Art Collectives in the Twin Cities

Local artists turn to collaboration in less-than-glamorous times.

PHOTO COURTESY LANDLAND

PHOTO COURTESY LANDLAND

Mark Brenden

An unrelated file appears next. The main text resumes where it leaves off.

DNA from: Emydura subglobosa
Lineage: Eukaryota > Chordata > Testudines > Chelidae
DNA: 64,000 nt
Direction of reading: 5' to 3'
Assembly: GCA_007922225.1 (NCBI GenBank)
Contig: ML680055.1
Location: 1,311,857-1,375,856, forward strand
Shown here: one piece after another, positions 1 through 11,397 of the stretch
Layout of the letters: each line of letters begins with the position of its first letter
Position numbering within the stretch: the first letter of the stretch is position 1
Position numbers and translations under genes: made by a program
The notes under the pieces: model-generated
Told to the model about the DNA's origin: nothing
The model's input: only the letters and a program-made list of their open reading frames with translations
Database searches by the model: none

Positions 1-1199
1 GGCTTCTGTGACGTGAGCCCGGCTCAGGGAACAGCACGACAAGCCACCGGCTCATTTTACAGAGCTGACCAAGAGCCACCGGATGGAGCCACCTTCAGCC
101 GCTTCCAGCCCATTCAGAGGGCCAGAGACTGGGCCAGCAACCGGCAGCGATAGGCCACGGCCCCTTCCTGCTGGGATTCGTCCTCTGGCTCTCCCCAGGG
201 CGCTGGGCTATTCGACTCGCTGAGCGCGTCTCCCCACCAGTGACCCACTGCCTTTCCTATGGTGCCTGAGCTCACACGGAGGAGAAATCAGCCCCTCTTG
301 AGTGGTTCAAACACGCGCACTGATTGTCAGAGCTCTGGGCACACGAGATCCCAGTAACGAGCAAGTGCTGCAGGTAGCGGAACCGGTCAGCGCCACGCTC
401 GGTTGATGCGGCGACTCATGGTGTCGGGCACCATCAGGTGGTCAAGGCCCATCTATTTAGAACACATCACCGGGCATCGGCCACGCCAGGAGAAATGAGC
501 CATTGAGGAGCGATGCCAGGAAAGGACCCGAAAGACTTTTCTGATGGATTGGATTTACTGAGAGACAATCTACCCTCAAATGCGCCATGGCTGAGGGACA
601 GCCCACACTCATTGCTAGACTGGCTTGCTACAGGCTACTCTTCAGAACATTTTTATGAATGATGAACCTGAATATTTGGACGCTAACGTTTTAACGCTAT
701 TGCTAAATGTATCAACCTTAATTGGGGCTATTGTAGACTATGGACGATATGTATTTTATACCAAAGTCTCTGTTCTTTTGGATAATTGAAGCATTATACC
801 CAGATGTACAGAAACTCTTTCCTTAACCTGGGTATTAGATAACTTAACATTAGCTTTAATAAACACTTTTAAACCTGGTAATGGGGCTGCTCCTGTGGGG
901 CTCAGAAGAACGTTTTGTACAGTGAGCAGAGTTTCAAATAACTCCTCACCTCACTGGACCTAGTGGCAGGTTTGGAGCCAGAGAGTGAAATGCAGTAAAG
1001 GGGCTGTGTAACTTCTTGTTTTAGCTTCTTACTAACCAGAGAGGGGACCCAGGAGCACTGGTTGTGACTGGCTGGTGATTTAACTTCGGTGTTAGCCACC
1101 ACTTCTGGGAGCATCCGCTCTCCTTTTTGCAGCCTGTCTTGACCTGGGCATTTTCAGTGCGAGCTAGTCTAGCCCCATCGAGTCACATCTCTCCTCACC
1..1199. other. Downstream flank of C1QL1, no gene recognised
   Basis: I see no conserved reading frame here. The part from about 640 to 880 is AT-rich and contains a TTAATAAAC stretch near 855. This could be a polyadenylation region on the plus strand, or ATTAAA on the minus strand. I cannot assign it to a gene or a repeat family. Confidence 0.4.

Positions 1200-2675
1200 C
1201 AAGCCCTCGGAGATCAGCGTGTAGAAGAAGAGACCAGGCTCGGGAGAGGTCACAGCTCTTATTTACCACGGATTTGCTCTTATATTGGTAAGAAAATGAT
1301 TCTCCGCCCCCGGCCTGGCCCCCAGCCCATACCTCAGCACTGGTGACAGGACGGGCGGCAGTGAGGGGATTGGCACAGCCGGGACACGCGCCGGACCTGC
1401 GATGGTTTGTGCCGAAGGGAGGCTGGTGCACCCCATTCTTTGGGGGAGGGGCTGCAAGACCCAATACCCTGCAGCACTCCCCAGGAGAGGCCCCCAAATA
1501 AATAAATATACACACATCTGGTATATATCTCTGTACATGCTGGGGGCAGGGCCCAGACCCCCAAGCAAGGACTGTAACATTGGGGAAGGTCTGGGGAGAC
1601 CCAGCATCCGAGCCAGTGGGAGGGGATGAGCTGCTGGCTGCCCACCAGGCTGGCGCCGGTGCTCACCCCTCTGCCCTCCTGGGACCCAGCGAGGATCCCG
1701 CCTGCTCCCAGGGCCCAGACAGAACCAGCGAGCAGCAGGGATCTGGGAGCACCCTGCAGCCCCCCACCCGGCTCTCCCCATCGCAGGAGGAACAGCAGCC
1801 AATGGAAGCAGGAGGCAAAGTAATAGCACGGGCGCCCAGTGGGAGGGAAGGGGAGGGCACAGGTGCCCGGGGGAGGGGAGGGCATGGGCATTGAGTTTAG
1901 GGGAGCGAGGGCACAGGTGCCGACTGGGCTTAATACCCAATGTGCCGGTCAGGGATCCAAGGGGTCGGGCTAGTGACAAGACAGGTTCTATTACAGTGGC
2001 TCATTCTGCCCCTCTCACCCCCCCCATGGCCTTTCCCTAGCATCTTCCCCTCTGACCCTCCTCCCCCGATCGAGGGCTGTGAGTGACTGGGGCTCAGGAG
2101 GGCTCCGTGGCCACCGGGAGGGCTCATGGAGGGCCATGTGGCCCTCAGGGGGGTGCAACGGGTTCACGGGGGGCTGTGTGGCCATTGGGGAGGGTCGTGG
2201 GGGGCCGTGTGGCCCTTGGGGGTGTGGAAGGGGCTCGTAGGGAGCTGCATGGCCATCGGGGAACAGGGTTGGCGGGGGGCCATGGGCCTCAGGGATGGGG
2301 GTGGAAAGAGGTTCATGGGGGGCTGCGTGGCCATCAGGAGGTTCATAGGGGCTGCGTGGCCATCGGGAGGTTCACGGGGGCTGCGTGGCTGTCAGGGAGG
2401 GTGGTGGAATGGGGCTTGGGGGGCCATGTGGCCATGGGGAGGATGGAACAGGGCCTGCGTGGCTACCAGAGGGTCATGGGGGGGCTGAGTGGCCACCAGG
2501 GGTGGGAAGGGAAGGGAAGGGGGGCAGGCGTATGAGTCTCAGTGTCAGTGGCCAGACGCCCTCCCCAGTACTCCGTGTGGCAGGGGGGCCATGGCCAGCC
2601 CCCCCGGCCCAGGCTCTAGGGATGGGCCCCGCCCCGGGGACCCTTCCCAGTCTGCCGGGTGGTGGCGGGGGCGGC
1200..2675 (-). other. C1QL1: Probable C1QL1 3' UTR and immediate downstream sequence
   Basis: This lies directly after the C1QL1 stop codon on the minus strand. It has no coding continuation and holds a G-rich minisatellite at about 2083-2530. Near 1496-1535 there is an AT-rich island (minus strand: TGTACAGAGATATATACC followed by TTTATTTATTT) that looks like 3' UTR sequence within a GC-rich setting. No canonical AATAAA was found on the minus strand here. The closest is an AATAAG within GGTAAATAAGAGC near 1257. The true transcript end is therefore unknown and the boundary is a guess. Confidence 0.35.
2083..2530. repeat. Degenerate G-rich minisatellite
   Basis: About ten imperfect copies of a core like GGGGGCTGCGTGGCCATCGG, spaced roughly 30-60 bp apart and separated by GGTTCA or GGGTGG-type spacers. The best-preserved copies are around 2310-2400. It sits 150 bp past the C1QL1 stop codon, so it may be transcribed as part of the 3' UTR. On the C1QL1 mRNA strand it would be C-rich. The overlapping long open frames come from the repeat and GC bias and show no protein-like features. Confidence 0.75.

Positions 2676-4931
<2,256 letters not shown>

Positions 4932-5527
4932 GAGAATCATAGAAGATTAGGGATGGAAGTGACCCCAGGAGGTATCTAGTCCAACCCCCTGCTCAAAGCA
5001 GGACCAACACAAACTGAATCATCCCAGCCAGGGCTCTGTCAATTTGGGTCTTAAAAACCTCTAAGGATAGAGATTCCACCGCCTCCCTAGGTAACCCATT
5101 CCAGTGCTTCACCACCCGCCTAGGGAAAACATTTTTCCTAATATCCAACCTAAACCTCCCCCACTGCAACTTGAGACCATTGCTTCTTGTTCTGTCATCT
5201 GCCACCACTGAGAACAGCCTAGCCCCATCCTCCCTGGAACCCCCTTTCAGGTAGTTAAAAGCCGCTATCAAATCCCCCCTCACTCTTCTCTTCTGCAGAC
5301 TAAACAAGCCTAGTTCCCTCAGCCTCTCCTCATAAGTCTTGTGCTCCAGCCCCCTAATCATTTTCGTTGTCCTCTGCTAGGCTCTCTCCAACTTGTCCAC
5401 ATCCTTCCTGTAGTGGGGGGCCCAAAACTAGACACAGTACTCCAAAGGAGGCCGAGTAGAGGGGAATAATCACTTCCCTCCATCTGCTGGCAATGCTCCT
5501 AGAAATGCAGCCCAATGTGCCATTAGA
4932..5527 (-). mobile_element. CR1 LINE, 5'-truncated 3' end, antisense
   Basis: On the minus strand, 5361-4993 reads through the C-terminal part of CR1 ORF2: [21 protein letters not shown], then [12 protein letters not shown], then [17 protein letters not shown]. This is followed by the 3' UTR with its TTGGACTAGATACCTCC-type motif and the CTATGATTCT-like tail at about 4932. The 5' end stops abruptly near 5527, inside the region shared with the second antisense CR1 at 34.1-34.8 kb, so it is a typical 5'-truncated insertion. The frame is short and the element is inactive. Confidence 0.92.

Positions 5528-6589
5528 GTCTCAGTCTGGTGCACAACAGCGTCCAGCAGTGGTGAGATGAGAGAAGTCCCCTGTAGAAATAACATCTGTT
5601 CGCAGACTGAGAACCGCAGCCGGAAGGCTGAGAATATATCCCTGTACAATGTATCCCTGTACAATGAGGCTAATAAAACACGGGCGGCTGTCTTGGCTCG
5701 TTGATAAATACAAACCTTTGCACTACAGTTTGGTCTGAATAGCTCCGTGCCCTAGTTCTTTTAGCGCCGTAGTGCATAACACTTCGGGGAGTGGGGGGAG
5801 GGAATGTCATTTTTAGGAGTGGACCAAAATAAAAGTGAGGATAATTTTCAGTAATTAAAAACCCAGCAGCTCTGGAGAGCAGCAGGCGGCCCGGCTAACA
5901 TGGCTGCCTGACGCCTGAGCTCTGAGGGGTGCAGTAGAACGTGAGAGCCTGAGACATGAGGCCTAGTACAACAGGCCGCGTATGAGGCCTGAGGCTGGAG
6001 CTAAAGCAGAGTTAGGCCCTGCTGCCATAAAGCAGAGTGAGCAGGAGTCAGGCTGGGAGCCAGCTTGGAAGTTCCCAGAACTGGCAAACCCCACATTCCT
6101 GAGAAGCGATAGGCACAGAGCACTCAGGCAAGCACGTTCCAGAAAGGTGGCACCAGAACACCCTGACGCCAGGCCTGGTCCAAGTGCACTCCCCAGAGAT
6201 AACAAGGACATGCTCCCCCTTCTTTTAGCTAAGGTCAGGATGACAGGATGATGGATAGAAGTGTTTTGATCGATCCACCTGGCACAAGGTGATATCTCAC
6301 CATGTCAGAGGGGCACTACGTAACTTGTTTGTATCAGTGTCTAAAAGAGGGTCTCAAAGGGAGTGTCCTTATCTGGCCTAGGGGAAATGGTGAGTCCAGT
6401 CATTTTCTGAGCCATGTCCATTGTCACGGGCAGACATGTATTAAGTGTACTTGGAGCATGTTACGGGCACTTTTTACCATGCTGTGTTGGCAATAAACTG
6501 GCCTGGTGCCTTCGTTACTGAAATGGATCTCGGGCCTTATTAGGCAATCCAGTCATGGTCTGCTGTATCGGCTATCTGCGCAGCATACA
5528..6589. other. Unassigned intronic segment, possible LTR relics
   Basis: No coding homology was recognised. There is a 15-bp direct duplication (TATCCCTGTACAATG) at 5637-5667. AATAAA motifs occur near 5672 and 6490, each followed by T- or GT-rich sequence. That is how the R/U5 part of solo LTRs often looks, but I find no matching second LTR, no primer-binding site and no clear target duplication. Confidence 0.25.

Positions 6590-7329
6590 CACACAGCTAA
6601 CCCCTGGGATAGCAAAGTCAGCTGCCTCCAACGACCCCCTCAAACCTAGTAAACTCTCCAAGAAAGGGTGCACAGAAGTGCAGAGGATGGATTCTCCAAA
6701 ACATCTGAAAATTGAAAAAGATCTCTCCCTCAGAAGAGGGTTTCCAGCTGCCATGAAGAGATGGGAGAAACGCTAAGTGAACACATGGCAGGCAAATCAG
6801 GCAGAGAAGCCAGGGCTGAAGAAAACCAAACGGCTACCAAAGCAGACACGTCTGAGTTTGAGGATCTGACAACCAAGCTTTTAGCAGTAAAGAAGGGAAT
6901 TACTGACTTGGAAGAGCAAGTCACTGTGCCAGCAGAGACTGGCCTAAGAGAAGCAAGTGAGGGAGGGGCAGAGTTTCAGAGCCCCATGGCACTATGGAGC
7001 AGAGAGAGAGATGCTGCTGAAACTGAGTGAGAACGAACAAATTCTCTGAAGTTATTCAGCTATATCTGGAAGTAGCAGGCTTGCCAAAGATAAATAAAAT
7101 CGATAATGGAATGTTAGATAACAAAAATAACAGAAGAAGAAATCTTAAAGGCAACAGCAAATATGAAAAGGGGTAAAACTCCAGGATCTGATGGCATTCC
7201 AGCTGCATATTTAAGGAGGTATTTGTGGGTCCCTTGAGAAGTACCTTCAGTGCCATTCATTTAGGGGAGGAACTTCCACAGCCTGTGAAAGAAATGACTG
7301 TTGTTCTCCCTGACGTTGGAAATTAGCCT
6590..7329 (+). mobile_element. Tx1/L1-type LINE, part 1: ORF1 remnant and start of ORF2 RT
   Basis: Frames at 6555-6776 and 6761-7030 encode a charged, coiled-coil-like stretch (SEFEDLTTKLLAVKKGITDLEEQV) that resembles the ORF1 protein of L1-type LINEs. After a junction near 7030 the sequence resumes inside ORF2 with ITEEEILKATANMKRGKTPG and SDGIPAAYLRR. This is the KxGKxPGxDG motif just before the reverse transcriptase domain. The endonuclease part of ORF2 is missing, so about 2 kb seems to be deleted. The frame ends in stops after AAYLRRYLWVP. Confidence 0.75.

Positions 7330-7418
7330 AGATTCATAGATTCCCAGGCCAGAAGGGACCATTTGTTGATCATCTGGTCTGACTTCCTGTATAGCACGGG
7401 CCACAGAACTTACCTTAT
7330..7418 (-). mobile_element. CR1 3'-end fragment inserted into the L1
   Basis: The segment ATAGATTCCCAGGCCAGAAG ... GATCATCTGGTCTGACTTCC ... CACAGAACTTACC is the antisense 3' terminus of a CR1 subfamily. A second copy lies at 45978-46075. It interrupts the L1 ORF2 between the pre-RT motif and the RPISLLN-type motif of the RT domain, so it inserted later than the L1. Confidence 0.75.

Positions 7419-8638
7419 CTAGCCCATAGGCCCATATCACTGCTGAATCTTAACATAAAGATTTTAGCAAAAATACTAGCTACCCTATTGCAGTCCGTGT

Art and the economy have always maintained a symbiotic relationship, where a Warhol print could keep a swinging art collector surrounded in glitzy, white powder excess until the next came along. But in this new era of lowered expectations, many artists have come to a similar conclusion âÄî all for one and one for all. No, they have not been sponsored by Three Musketeers candy bars, but instead, theyâÄôre working together. Be it as a result of the Great Recession or simply because artists of a feather flock together, art collectives have been a rising trend. The advantages of banding together are extensive: instant feedback, creative collaboration, financial help and divided studio costs. âÄúThe economy is definitely part of the reason this is happening,âÄù Project Director of mnartists.org Scott Stulen said. âÄúThereâÄôs no money out there, so why not band together and make something happen with your combined resources that cannot happen alone?âÄù There is another pertinent distinction between the âÄò80s and âÄò90s and our 21st century culture that makes banding together more reasonable and more accessible: the Internet. âÄúThe ability to organize in a cheap and efficient way [like Facebook and Twitter] âÄî a way that is not just putting up a flyer on the bulletin board of the coffee shop âÄî is really powerful,âÄù Stulen said. Joining a collective is not only a practical step for like-minded artists but itâÄôs also an unselfish one. In a collective, artists forgo personal authorship for communal authorship. And the same goes for their paychecks. âÄúThereâÄôs something generational about it. The younger generations tend to want to work [collectively],âÄù Stulen said. A&E has compiled a laundry list of the best arts collectives in our cites. Landland Art Collectives need not always be big in numbers. Local collective Landland, comprised of talent-rich illustrators Dan Black and Jessica Seamans, makes due with two âÄî creating and printing as a duo. The twosome does most of their work in collaboration with musicians, providing vibrant visuals to highlight the soundscapes of such high-profile clients as Why?, Gospel Gossip, Cursive, Private Dancer, Iron & Wine and more. They lend their vivacious illustrations and screen-prints to posters for rock shows, band T-shirts and record sleeves. With that connection to the music scene, they have even started a record label wherein they are putting out vinyls and, of course, doing all the artwork. For this dexterous duo, joining forces was a confidence boost more than anything. âÄúJess and I both donâÄôt always have faith in our [individual creative] processes,âÄù Black said. âÄúFor me itâÄôs amazing to have someone I can bounce off of constantly. If IâÄôm doing something IâÄôm not completely comfortable with, I can get instant feedback from somebody thatâÄôs been there throughout the whole process.âÄù He added, âÄúIf I was working individually I might settle more easily and not push things as far. It helps to have another human being around to gang up on this stuff.âÄù Black is moving to Philadelphia in August to chase his grad school-bound fiancée and has plans to relocate the collective to the City of Brotherly Love. But, rest assured, they donâÄôt plan to burn any bridges with the City of Lakes. âÄúThereâÄôs no way,âÄù Black insisted. âÄúI picture myself coming back a lot. I have a lot of strong ties to that place. ItâÄôll always be there, right?âÄù Northside Arts Collective Unique in its humanitarian, community-building approach to art, Northside Arts Collective of North Minneapolis is the Red Cross of art collectives. âÄúWe were formed around the idea that artists are part a community,âÄù Northside Board Chairwoman Beverly Roberts said. âÄúArtists are not just about painting a pretty picture; artists are about problem-solving and support in their community âÄî telling the story of their community.âÄù Though they do paint pretty pictures, Northside stays true to its message. The collective is dedicated to improving the community of North Minneapolis by providing health care, education, housing and commerce to its inhabitants. On the Northside horizons awaits the fifth annual Northside arts crawl, FLOW, coming in July. Redblackbrown Redblackbrown is an Internet-savvy design and illustration collective of three boys and three girls whose individual artistic visions, when combined, are as baroquely entwined as their moniker. On top of day jobs in print and interactive design, this sprightly sextet is diverse and industrious with their collective work. With an enthusiastically up-to-date blog and a first-rate Web site, the wondrous PR opportunity that is the World Wide Web is not lost on this art clan. âÄúThe Internet is what keeps us going, because we are able to get constant feedback,âÄù Redblackbrown Co-Founder Zara Gonzalez said. The collective creates an annual calendar series (each artist handling two months) with ambrosial drawings of flowers, birds, bikes and hot-air balloons. Gonzalez also has an ambitious individual project done on over 150 Post-It notes, each of which she decorates with goofy monsters that would be a comfort to have under your bed. Gonzalez views the rising trend of art collectives as a positive competition. âÄúI like to think of it as this gang war where you have all these rival design and art gangs popping up all over the place to make the world prettier.âÄù Indeed, this gang packs acrylics, not heat. Others: Burlesque of North America Vets of the Northeast art scene and owners of First Amendment Arts gallery, Burlesque of North America has made screen-printed album sleeves, concert posters and T-shirts for hot shots like Arcade Fire, Rhymesayers and The Melvins. The Rain Collective With 16 painters aboard, the Rain Collective is one of the larger collectives in terms of size âÄî as well as in talent. These technically sound old pros do most of their work the traditional way: showing in galleries across the city. New Land of Milk and Honey An art collective and a living commune, creativity is the legal tender in the Land of Milk and Honey. Educate yourself on this collective with our February profile in the online Daily archives. 1419 Young, innovative, industrious and creatively endowed, 1419 Washington Ave. S hosts such artistic shindigs as music, art, theater, sleepovers and coloring book parties.